A child learning their first words is one of the most gratifying moments of parenthood. It’s a key moment in development that will serves as the catalyst for all social interactions to come.
Still, some parents don’t ever get to experience this. For the longest time, Emily Wallace was one of them.
Her daughter, Bessie, was born with Landau Kleffner syndrome and the doctors told her that Bessie would never speak. 13 years later, those doctors were proven wrong in a way that nobody could have predicted.
For 13 years, Bessie was unable to speak.
When Bessie was just a baby, her family noticed that there were certain developmental milestones that she was not hitting on time. They thought that she was just developing a bit slower than other kids but, the truth was much scarier.
After a life-threatening seizure, they took Bessie to neurologist Dr. Daniel Ardnt.
“We learned that the child has an excessive amount of abnormal brainwave activity while they are sleeping,” Ardnt told WXYZ-TV Detroit.
She was diagnosed with Landau Kleffner Syndrome, a disease which robs a person of their ability to understand speech and to speak. Doctors believed that she would never learn to speak.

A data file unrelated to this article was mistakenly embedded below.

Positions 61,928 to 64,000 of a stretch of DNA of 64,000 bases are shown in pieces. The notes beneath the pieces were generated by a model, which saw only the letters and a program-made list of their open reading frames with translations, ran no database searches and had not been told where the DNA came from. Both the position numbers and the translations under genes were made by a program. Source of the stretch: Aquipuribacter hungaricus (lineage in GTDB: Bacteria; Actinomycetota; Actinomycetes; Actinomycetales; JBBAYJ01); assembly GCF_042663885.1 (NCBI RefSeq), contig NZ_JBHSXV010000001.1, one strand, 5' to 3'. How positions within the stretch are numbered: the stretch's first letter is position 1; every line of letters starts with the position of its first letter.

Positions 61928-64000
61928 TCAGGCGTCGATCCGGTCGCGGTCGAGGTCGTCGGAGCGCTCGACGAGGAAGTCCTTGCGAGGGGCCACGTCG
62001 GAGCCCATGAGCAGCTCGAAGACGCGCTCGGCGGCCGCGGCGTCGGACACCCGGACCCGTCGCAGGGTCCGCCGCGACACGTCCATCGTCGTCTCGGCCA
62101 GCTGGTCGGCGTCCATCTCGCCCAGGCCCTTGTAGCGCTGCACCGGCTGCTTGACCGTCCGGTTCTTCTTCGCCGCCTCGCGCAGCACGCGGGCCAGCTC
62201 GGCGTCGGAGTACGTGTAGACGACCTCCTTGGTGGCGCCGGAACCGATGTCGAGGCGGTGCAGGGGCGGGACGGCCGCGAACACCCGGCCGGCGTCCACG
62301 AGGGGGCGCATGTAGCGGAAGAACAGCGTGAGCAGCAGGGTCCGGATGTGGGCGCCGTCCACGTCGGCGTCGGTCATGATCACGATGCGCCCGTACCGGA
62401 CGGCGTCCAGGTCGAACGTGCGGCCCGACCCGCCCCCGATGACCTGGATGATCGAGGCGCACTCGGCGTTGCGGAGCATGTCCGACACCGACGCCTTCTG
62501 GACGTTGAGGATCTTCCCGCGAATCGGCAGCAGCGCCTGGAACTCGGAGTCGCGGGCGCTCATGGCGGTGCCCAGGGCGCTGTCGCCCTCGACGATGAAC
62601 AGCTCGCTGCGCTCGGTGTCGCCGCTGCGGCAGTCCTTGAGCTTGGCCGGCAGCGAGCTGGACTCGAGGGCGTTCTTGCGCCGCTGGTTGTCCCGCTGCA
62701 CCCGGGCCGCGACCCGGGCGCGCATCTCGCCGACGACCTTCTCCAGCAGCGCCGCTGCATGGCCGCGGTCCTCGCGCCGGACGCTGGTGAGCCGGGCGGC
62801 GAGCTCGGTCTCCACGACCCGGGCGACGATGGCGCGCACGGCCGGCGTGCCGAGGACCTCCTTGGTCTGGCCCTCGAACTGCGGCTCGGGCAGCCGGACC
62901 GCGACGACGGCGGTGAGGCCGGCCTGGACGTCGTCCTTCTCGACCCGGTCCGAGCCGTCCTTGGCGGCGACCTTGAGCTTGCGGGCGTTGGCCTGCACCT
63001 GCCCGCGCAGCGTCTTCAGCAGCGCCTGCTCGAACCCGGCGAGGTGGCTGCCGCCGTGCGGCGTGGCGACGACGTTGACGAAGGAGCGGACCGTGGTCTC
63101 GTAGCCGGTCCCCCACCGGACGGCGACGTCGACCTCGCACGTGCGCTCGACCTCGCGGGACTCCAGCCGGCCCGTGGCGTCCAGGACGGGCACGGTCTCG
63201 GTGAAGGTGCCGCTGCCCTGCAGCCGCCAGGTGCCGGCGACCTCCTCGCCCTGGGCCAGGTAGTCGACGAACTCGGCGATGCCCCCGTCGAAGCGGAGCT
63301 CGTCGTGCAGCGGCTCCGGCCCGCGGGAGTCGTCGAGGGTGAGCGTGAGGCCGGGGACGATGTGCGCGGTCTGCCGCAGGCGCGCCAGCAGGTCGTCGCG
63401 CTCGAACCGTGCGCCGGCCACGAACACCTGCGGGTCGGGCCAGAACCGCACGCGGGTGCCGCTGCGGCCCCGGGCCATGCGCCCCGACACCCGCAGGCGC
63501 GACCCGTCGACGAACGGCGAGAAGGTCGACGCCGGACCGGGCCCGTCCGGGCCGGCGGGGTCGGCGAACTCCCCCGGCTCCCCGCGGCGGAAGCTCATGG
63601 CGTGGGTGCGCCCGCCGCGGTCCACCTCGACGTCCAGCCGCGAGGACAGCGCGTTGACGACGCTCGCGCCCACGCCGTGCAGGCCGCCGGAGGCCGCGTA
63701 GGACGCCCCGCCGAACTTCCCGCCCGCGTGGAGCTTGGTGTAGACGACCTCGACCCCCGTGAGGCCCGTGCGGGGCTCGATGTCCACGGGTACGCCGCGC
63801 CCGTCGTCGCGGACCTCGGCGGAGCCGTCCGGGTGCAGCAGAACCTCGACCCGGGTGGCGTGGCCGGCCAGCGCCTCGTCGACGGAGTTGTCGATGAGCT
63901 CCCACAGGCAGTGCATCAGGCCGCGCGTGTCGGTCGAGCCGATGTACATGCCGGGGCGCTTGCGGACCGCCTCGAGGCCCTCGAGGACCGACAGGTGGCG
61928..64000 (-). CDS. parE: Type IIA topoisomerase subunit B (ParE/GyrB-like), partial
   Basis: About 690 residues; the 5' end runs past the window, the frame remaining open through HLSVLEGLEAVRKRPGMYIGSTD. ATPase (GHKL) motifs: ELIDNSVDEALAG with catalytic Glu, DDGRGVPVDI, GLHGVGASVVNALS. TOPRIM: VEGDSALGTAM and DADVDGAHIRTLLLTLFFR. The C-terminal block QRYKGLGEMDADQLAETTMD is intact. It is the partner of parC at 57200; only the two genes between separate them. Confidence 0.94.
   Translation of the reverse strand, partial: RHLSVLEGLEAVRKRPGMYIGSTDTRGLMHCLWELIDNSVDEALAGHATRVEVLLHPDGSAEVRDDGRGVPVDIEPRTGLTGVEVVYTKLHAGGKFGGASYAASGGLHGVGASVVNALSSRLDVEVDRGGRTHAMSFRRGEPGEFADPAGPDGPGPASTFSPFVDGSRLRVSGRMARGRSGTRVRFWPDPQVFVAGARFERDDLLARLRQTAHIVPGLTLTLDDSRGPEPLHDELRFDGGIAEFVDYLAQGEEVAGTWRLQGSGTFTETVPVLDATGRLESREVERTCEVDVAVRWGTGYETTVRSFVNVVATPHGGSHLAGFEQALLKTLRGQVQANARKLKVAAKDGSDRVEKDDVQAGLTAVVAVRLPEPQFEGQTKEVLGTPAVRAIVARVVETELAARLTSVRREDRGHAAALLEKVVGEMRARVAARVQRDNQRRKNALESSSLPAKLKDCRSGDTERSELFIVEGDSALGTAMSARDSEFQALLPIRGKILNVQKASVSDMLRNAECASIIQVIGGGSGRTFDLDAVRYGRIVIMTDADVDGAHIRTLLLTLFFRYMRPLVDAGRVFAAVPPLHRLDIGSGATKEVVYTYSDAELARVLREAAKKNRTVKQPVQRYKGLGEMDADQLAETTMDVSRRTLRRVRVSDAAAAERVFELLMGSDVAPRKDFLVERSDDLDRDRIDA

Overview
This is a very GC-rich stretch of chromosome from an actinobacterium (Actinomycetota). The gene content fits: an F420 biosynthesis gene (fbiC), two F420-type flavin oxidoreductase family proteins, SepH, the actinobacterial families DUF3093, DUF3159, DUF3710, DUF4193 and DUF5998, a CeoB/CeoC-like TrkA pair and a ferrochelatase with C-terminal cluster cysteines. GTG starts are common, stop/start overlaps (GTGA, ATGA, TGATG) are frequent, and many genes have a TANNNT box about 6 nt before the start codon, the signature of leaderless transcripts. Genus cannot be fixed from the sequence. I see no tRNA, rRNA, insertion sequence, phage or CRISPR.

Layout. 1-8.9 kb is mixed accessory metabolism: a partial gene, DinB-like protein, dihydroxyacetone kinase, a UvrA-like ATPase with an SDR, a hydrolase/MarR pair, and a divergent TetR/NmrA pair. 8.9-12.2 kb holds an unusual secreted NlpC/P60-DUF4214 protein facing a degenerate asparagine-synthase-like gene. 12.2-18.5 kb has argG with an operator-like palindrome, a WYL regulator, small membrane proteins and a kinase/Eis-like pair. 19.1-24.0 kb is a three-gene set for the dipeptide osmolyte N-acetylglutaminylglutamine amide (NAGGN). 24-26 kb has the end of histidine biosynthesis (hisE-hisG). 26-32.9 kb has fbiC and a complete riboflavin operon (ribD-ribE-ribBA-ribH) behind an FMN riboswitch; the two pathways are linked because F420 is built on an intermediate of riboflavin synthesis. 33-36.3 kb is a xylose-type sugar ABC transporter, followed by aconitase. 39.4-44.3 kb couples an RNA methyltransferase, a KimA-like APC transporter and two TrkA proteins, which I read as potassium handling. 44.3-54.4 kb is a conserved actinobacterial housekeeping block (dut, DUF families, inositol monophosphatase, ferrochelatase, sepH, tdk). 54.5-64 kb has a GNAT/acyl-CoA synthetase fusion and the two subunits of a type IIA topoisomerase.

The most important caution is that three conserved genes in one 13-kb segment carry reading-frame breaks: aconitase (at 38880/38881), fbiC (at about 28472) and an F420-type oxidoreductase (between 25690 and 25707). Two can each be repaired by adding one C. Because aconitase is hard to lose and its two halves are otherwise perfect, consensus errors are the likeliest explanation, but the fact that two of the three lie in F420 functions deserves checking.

For 13 years, their assessment was correct. Bessie had never spoken once. Yet, in spite of that, her family found ways to communicate and bond with her.
A bond with her sister Ernestine allowed her to sing.
Bessie and her older sister, Ernestine, share a very close relationship.
“If you see me, you’re going to see her too,” Ernestine told WXYZ. “I can’t be away from her no longer than she can be away from me.”
Ernestine is a singer/songwriter who regularly practices her music around the house. Growing up listening to this, Bessie developed an appreciation for music as well.
One day in 2017, her family walked in on Bessie who appeared to be mouthing along to the radio. Upon closer inspection though, they realized that it wasn’t just the radio making music; Bessie was singing as well!
This would be considered a miracle under any circumstances, but what makes this especially charming is that the song she was singing to was one that Ernestine wrote.
From that moment on, Bessie would keep singing and even start learning how to speak. She was suddenly making tons of progress in ways that nobody thought possible, and it was all because of her bond with her sister.
“Bessie has a very caring family. She’s blessed with that,” Dr. Ardnt said. “The day in and day out efforts the family does: it’s been priceless for Bessie!”